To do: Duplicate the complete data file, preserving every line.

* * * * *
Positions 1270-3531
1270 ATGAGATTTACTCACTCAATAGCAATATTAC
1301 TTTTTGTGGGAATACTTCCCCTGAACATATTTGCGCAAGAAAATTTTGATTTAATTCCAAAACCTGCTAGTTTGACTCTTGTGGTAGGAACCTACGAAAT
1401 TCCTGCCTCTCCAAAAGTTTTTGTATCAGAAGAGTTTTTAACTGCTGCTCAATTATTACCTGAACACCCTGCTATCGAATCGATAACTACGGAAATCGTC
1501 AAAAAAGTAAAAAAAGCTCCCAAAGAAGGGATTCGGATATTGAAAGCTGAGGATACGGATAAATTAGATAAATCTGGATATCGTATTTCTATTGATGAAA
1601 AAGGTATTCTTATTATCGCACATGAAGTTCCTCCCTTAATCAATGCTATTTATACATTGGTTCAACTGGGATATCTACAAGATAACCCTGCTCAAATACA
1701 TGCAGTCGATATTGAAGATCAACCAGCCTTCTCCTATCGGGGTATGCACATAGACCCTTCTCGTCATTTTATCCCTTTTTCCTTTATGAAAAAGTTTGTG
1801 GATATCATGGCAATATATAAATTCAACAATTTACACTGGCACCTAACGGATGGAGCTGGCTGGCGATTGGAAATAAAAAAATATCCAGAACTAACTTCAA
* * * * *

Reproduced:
Positions 1270-3531
1270 ATGAGATTTACTCACTCAATAGCAATATTAC
1301 TTTTTGTGGGAATACTTCCCCTGAACATATTTGCGCAAGAAAATTTTGATTTAATTCCAAAACCTGCTAGTTTGACTCTTGTGGTAGGAACCTACGAAAT
1401 TCCTGCCTCTCCAAAAGTTTTTGTATCAGAAGAGTTTTTAACTGCTGCTCAATTATTACCTGAACACCCTGCTATCGAATCGATAACTACGGAAATCGTC
1501 AAAAAAGTAAAAAAAGCTCCCAAAGAAGGGATTCGGATATTGAAAGCTGAGGATACGGATAAATTAGATAAATCTGGATATCGTATTTCTATTGATGAAA
1601 AAGGTATTCTTATTATCGCACATGAAGTTCCTCCCTTAATCAATGCTATTTATACATTGGTTCAACTGGGATATCTACAAGATAACCCTGCTCAAATACA
1701 TGCAGTCGATATTGAAGATCAACCAGCCTTCTCCTATCGGGGTATGCACATAGACCCTTCTCGTCATTTTATCCCTTTTTCCTTTATGAAAAAGTTTGTG
1801 GATATCATGGCAATATATAAATTCAACAATTTACACTGGCACCTAACGGATGGAGCTGGCTGGCGATTGGAAATAAAAAAATATCCAGAACTAACTTCAA